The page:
GNOME Is Removing the Ability to Launch Binary Apps from Nautilus

nautilus with binaries

Last year Nautilus lost the ability to show desktop icons — now GNOME developers plan to drop another familiar feature.

According to a code commit on Gitlab the famous file manager is set to lose the ability to run binaries and launch apps directly.

Or, to put it another way, you won’t be able to double-click on programs, scripts or apps to launch them using Nautilus.

This change could affect:

  • Binary .bin and .run files
  • App Images (.appimage)
  • Program shortcuts (.desktop)
  • Scripts (e.g., .sh)

It’s a bit of a head-scratcher; why is GNOME doing this?

Why GNOME developers are making this change

run gifcurry app

There are easier ways to get apps

GNOME developer Carlos Soriano made the commit referenced above.

In it, he reasons that without a desktop on which to place app shortcuts and binaries the express need to launch apps using Nautilus is ‘not as useful’ as it once was.

After all, the GNOME Shell desktop comes with a full-screen app launcher by default, and a slate of third-party app menu extensions are available.

Apps should be launched from an app launcher, and the file manager should manage files

Plus, for those who can put up with its slow start-up times — which is being worked on this cycle — the GNOME Software store offers ‘launch’ buttons beside apps you have installed.

“It was [once] common for apps to be delivered in a tarball, nowadays that’s out of question,” Soriano says.

“Not only that, but we are moving towards a more sandboxed system, and we should use the standard and system wide support for launching apps based on users choices.”

It’s a sound reasoning to be fair: Software should handle software and Files should handle, uh, files.

But there is a perhaps a more pressing reason why GNOME want to make this change.

Improving Security

Removing the ability to run binary files from Nautilus will help to improve security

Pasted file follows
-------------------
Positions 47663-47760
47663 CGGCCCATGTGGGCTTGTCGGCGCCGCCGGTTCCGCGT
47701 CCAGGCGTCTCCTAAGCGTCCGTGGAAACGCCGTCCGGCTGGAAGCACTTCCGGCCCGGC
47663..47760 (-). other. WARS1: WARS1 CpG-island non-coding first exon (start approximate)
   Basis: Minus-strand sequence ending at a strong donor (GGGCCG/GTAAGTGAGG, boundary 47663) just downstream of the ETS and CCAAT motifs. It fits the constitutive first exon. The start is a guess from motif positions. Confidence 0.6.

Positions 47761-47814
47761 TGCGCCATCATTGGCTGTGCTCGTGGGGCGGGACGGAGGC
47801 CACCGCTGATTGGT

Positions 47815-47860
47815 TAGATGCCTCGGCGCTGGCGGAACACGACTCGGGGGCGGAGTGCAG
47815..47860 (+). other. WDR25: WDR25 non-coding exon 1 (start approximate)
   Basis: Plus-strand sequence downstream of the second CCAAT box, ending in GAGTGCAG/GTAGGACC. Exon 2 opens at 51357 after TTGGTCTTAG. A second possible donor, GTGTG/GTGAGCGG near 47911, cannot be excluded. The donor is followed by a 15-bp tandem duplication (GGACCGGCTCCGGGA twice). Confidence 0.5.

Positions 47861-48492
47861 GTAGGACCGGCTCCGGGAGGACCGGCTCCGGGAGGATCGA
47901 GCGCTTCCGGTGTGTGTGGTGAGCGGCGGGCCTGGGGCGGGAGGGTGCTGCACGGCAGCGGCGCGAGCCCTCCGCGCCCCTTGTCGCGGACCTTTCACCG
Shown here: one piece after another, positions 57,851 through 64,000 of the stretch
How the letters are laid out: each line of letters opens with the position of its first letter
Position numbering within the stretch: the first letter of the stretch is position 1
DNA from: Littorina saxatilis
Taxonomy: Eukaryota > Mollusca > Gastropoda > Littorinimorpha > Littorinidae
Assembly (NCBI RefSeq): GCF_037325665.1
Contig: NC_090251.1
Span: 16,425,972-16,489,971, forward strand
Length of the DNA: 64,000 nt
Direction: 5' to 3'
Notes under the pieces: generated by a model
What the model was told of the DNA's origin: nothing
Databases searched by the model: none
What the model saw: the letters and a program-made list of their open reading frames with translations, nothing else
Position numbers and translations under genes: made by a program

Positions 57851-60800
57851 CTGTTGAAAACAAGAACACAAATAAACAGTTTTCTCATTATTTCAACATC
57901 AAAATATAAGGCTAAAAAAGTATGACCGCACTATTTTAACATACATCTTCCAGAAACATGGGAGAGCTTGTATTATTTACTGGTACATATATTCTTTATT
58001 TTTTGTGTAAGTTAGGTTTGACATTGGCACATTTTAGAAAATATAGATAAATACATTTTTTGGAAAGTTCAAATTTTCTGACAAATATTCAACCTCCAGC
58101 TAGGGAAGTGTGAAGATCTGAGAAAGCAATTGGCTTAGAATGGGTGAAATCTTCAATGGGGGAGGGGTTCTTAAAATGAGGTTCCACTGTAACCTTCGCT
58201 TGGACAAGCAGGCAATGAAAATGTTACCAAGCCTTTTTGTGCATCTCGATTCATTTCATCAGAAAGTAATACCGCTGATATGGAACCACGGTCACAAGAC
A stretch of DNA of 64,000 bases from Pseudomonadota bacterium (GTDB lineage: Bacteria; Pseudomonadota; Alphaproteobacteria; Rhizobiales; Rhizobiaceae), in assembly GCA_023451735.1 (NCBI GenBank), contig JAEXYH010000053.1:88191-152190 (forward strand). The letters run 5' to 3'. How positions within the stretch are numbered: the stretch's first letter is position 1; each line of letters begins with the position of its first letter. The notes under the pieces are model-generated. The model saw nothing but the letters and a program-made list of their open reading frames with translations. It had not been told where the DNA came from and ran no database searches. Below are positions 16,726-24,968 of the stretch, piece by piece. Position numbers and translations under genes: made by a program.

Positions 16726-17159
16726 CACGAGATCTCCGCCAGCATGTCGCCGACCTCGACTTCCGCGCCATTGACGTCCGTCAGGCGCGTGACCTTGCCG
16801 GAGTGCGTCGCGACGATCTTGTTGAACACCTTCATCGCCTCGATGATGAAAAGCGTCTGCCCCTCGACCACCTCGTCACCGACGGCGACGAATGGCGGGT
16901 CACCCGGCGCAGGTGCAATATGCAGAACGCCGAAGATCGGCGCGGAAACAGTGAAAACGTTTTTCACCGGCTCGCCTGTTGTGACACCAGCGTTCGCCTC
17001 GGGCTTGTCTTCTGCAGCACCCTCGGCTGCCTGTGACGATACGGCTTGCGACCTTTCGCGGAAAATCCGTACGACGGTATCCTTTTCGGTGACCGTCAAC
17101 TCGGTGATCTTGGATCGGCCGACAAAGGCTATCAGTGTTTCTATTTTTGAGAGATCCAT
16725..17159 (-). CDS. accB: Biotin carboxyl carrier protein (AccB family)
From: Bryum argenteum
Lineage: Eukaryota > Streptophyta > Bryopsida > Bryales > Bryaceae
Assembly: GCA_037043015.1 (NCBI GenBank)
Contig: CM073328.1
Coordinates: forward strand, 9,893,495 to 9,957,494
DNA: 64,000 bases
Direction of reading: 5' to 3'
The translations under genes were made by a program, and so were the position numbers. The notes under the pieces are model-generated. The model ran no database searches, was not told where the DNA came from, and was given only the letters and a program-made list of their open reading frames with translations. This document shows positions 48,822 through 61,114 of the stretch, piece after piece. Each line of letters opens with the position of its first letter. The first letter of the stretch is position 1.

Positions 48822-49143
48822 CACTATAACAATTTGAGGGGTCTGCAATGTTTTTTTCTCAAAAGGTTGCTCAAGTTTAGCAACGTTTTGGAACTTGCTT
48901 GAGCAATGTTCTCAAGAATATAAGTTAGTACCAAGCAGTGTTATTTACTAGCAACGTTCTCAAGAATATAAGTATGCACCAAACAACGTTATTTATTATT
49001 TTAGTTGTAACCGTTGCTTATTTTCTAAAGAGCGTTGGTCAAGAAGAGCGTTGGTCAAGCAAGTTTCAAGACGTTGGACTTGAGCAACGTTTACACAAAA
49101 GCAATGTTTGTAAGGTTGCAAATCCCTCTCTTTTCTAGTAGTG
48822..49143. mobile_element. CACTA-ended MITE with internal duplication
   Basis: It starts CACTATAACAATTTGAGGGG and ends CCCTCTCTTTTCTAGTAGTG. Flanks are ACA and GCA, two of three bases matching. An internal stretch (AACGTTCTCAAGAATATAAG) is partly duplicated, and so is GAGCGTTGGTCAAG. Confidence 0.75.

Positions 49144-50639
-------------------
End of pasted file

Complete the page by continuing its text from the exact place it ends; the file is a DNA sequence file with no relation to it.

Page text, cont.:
Although it’s easy to joke about GNOME developers do not remove, retire or evolve features for fun or to spite anyone (at least, I hope not). All changes, even potential unpopular ones like this, tend to have one core goal in mind: improve the end-user experience.

In this instance, removing the ability to run binary files helps to improve security.

Containerised apps like Flatpak and Snappy offer system isolation and other security benefits, and Software stores are now common place. Most of us have little real need to install or run random binary blobs we download from the web, and if we do, we’re better off using the terminal to do it.

“As we saw in the past we allowed untrusted binaries to be launched [in Nautilus] and therefore we had a CVE (CVE-2017-14604) […] we are not in a position that we can let this issues slip,” Soriano notes.

By removing the ability to run binaries from Nautilus GNOME is trying to help to protect users machines from rogue and malicious code. The “run” option won’t be shown for untrusted or trusted launchers.

You Can Still Run Binary Apps Though

If you need to launch apps using a file manager there are alternatives

Corner cases exist, naturally.

There will be times when you need to run an app you download from the web, or which is provided in the form of a script, and so on. So while Nautilus (the file manager) is dropping the ability run binary files the GNOME desktop at large isn’t.

The command line is (as always) but a few key presses away, and other GUI tools for managing and launching apps are available.

And for those who really cannot cope without using a file manager to launch their favourite apps there is, as ever, the option to use a Nautilus alternative like Dolphin, Nemo, PCManFM, Caja, etc.

You might not be able to double-click on a binary to run it, but you can still right click > open with…

Another point to keep in mind is that just because Nautilus won’t handle running binaries (like AppImages) directly is perfectly possible that a Nautilus plugin or facilitator app could take over the task instead.

For example, instead of double-clicking on a binary to run it you would right-click > open with… > and select a compatible app.

Which brings me on to the final point I should stress: this change does not affect the “Open With…” option; Nautilus will continue to be able to open files with/in apps.

Will This Affect You?

Do you regularly run/launch software using Nautilus? Do you agree this change will make using GNOME safer? Let us know what you think about this issue in the comments below, but please try to keep things civil and constructive. 

AdSense

Smart Home